On June 7, 2017, 71 jurisdictions signed a convention on tax treaties with the aim of combatting base erosion and profit shifting (BEPS) abuses through so-called “treaty shopping.” The Multilateral Convention to Implement Tax Treaty Related Measures to Prevent BEPS or Multilateral Instrument (MLI), as it is called, superimposes new legal standards for assessing and reporting tax on specifically named tax treaties between signatories, while respecting the freedom of signatories to maintain the underlying bilateral agreements reached.
The MLI marks a significant change on key tax issues such as where profits are based and how tax regimes are applied. Perhaps equally interesting is the process that the OECD used to devise the MLI. The process involved over 100 countries and progressed with surprising agility. Based on a 2013 action plan that included a multilateral instrument, the formal negotiations began in 2015 and concluded less than two years later with a full convention. What is more, the agreement’s real impact will be seen simultaneously over thousands of bilateral tax treaties.
The MLI’s ability to create substantial efficiency gains is due to the single ratification process. The process makes use of the “later in time” rule of Article 30(3) of the 1969 Vienna Convention on the Law of Treaties to modify existing treaties between ratifying jurisdictions without having to go through individual amendment proceedings. Starting on January 1, 2018, all identified tax treaties’ conflicting or absent provisions will be superseded by the MLI. However, the process does not replace the existing treaties nor prevent their continued modification on other non-conflicting provisions by the relevant parties.
While this principle of derogation is a familiar dynamic in national legislative processes, it is infrequently used in international law making. According to some commentators, the principle has not been squarely addressed in relation to the proliferation of international agreements on the identical subject matter, potentially triggering Article 30. The OECD’s use of the provision highlights new advantages, particularly the broad single negotiation process, which provides several efficiency gains. First, the relative simplicity of a single process versus thousands of renegotiations is both quicker and achievable. On a more substantive level, the broad inclusion process allows for the creation of an instrument with greater international support making it more likely to succeed. Similarly, the MLI creates an equal field with a synchronized implementation. This feature is key to its success because it gives businesses clear rules across the board and a single date to plan for any necessary changes. At the same time, it provides a guarantee that the result sought will be achieved because the provisions simultaneously apply to applicable treaties in jurisdictions. This strengthens the collective action against bad actors who may be tempted to create new incentives for tax evasion.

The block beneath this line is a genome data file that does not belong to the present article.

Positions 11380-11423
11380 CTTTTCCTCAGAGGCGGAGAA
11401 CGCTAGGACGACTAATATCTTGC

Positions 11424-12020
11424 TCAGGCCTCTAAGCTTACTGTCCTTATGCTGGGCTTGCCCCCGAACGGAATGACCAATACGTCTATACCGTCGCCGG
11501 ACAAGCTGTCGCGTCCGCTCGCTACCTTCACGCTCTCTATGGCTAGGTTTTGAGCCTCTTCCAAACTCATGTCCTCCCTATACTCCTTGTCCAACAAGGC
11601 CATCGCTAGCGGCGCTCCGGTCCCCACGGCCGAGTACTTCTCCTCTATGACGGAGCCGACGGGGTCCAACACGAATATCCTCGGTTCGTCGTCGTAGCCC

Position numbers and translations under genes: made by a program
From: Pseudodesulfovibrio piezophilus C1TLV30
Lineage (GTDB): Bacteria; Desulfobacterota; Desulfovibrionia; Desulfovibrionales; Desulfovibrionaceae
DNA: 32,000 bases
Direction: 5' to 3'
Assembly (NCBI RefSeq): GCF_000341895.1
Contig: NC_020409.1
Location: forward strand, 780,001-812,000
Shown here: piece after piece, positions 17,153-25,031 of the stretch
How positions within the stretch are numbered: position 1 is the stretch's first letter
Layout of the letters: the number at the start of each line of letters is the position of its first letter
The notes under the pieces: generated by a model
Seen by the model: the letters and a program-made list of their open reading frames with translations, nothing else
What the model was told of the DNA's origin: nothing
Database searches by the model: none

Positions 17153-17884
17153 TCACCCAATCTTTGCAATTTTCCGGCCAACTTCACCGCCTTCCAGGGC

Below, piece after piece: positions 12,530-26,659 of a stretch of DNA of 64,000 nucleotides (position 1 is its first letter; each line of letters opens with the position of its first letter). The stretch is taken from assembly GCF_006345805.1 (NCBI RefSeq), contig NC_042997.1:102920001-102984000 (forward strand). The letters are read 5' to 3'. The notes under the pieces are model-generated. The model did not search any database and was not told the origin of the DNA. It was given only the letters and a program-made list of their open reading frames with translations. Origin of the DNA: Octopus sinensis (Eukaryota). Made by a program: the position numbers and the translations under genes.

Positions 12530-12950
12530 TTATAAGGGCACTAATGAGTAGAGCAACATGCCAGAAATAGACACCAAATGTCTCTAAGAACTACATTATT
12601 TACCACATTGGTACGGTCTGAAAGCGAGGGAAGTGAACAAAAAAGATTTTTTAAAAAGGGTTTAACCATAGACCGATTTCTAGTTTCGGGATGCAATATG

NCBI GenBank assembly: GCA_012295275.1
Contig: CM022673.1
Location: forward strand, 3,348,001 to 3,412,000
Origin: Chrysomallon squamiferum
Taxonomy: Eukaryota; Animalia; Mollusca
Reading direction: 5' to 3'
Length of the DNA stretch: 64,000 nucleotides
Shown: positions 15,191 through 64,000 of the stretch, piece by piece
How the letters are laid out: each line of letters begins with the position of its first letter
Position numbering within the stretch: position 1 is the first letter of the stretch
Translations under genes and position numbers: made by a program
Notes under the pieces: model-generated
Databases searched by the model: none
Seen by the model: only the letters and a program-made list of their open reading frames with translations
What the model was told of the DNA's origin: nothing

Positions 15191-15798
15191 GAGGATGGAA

Two particularly important aspects of the MLI’s drafting are: (1) reliance on flexible language to modify existing treaties without expressly referring to the treaties being modified, and (2) freezes on specific modified provisions, but allowance for continued bilateral modification of other aspects to the object treaties. Both of these characteristics of the MLI work in tandem with the collective, synchronized approach, which allowed the OECD to coordinate such a massive overhaul of international tax law very quickly.
The experience can provide important lessons and inspiration for actors working on cross-cutting issues in transnational affairs, such as climate change, labour standards, human rights, and anti-corruption measures. All of these issues are often raised in bilateral and multilateral investment treaties. Although arriving at political agreements may be more challenging in these areas than BEPS, it is reasonable to imagine a future step of the Paris Accord to enact a simultaneous Article 30 derogation of emissions and environmental provisions of investment treaties.
This type of approach could benefit from many of the advantages discussed regarding the OECD’s MLI. While creating a new standalone environmental treaty is challenging, and enforcement mechanisms remain relatively unsophisticated, the more limited realm of investment treaties provides both an incentive for a sub-universal application and enforcement mechanisms with more bite. Like the MLI, assentation to such a treaty could be incentivized by including freezing provision that offer more stability and security for participating states and private actors affected by investment treaties. Finally, such an instrument could be drafted as a one-way ratchet to allow for increases in the future. In this way, parties could begin with a more modest agenda of a minimum floor and later seek more advanced standards.
In sum, the MLI’s successful use of Article 30 will spark continued creativity in international law making, particularly in its application to difficult issues of international concern.
Miguel is a second year J.D. student at Columbia Law School. He received his B.A. in International Relations and Economics from Tufts University. His past experience includes work with international organizations on issues of transparency and rule of law.